“To go to Montpellier on Mondays, I could leave at 6 in the morning, and arrive in Montpellier at 10, and you could get back here in the evening. The train arrived at 10 o'clock in the evening. Now (with the coach), you can go down, but you have to wait for the next day to come back up. It was very useful. Nowadays, if you don't have a car, what do you do? You hitch-hike, you walk!” (P. Grime)
“Two years after the train was shut down, we had the idea of putting it back on the track and turning it into a tourist train. We managed to get a railcar to start... We hadn't told anyone: apparently we didn't have the right to do it, we even risked getting a correctional sentence. Nothing happened... Except that at St-Julien-des-Points we gave a blast of this kind of horn that we had, and M., from the restaurant, came up with a litre of pastis, and two or three farmers from the area arrived too. We all cried like babies. We had the impression that the heart of the area was beating again.” (Revue Cévennes, issue 15)
Château de Saint-Julien-d'Arpaon
This 13th century castle was the property of the Lords of Anduze, who owned the barony of Florac in what was then the Gévaudan. In 1618, when the Gabriac family owned it, the castle was demolished. In the 18th century, it was inherited by the Montcalm family from Rouergue province, which owned several properties in the Gévaudan. The family restored the building, but it has suffered from effects of time and is currently in ruins – though in a better state of preservation than other castles in the Gévaudan.
From the carpark below the temple (Protestant church), take the path uphill towards the temple, then follow the road to the top of the village. Take the path that runs alongside the Château and go uphill for about 700 m until you reach a lane. Cross it, fork left and go uphill through the heather to the highest point, which is on the western side. Follow the ridge eastwards to the Col de l'Agulharon. Then fork left. Take the lane to Bougès hamlet. As you leave the hamlet, take a downhill path, then a path on the left that runs across the slope, before returning downhill in many hairpin bends to the railway track. Turn right on this track to get back to Saint-Julien-d'Arpaon.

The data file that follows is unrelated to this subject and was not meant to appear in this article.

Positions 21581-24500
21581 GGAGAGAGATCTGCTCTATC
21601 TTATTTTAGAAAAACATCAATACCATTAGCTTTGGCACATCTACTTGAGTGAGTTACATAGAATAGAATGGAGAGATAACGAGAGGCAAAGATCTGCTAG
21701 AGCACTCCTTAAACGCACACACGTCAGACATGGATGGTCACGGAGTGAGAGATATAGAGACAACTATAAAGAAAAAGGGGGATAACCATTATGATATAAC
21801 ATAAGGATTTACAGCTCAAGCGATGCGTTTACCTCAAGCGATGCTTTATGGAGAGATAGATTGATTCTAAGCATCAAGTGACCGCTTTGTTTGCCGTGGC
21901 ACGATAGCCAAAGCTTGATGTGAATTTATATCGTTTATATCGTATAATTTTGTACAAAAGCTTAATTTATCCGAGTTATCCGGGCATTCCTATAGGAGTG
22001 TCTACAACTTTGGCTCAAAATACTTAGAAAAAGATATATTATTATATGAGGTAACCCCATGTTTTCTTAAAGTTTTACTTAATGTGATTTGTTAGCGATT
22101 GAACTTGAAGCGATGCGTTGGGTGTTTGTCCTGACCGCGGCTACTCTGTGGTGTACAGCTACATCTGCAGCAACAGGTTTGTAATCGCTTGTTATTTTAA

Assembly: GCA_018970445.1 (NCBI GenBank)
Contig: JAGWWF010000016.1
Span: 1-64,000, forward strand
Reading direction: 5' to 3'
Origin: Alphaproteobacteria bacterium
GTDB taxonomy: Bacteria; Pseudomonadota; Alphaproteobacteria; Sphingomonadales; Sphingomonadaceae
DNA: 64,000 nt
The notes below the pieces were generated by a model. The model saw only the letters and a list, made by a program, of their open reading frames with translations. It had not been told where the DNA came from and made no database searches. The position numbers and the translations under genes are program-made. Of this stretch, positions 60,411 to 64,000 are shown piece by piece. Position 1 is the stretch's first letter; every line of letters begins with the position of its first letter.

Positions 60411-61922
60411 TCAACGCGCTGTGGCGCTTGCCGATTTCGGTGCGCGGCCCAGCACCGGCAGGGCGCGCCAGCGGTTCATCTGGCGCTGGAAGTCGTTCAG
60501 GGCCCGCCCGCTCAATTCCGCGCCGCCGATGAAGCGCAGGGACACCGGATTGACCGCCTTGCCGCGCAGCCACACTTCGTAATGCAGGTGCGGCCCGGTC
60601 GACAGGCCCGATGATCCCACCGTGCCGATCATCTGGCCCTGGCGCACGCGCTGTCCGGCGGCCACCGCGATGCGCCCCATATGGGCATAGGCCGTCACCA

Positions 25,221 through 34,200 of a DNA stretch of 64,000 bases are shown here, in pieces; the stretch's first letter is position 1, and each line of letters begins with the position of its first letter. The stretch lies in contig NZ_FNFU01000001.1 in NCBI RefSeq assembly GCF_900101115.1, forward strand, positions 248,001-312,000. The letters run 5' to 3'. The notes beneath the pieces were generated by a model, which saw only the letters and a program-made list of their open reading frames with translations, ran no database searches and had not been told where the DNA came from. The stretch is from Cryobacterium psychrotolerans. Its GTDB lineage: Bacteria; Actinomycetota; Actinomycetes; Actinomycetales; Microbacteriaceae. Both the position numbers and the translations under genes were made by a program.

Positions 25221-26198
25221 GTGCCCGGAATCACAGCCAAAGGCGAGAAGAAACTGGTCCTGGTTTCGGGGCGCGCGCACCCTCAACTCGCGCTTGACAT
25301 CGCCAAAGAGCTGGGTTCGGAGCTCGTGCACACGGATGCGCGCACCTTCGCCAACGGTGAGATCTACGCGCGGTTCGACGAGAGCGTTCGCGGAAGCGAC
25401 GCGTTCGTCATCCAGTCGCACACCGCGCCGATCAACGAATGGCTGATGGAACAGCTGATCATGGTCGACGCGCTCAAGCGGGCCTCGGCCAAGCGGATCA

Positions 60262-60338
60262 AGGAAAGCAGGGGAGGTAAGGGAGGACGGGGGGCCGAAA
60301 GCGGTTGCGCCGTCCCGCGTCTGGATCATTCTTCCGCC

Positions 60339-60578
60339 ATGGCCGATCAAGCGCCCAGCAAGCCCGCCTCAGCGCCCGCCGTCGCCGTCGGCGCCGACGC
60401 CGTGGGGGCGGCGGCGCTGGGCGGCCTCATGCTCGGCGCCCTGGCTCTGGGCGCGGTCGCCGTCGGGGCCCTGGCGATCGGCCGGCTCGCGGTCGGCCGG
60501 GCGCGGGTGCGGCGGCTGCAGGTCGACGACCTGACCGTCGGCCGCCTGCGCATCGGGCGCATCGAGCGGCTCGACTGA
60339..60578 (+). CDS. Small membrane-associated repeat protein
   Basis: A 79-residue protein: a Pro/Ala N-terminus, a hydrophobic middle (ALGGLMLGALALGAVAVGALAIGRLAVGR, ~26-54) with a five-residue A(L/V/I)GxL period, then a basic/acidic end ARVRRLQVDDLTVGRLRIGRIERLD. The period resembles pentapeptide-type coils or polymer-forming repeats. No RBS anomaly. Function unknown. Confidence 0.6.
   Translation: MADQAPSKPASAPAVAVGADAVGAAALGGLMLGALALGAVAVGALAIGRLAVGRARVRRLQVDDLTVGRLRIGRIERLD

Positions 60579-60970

Make sure your equipment is appropriate for the day's weather conditions. Remember that the weather changes quickly in the mountains. Take enough water, wear good shoes and put on a hat. Please close all gates and barriers after yourself.
Tourism'house and national Parc at Florac
Place de l'ancienne gare, N106, 48400 Florac-trois-rivières
04 66 45 01 14
This office is part of the National Park's associated tourist-information network, whose mission is to provide information on, and raise awareness of, the sites and events as well as the rules that must be observed in the National Park's central zone.
On site: exhibitions, video projections, events and shop Open year-round
Access and parking
From Florac on the N 106 towards the Col de Jalcreste